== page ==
November 5, 2014
Are migrants positively or negatively self-selected from within their populations of origin? Ariell Zimran and I study this question by collecting data on the heights of Italian passengers arriving in Ellis Island between 1907 and 1925, matching them to their places of origins, and comparing their heights to that of their cohorts of origin.
November 5, 2014
The migration of one and a half million Jews from the Russian Empire to the United States during the years 1881–1914 is commonly linked to the occurrence of pogroms, eruptions of anti-Jewish mob violence, that took place mainly in two waves in 1881–1882 and in 1903–1906. Although the common perception that pogroms were a major cause for Jewish migration is now questioned by historians, little quantitative evidence exists to support or refute this view. This paper addresses this question empirically, based on a large newly constructed data sets. The answer is a complex combination of a "yes" and a "no".
November 24, 2012
I present an algorithm that I developed to identify who was Jewish and who was not from among a population of immigrants who arrived in Ellis Island from the Russian Empire during the pre-WWI Age of Mass Migration. The algorithm has two main steps: Determine how “Jewish” were each first name and last name Determine whether each immigrant was Jewish or not based on his first and last names I explain how this algorithm works and show evidence indicating that this identification process works well.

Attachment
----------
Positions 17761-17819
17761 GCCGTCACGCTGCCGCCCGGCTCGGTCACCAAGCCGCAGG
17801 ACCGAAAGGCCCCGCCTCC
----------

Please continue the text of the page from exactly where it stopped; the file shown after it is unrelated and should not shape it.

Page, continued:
August 24, 2012
Steiner (1866–1956) was a professor of Applied Christianity, for what it means, in Grinnell College in Iowa. He was born to a well-to-do Jewish-Slovak-Hungarian family in a Carpathian village, and was educated in Vienna and Heidelberg, from where he made a pilgrimage to his venerated Tolstoy in Russia. This pilgrimage was followed later by five more, as well as by a written biography